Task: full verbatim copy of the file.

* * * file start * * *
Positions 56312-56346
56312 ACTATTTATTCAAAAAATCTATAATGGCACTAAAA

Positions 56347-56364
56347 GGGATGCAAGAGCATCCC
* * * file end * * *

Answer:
Positions 56312-56346
56312 ACTATTTATTCAAAAAATCTATAATGGCACTAAAA

Positions 56347-56364
56347 GGGATGCAAGAGCATCCC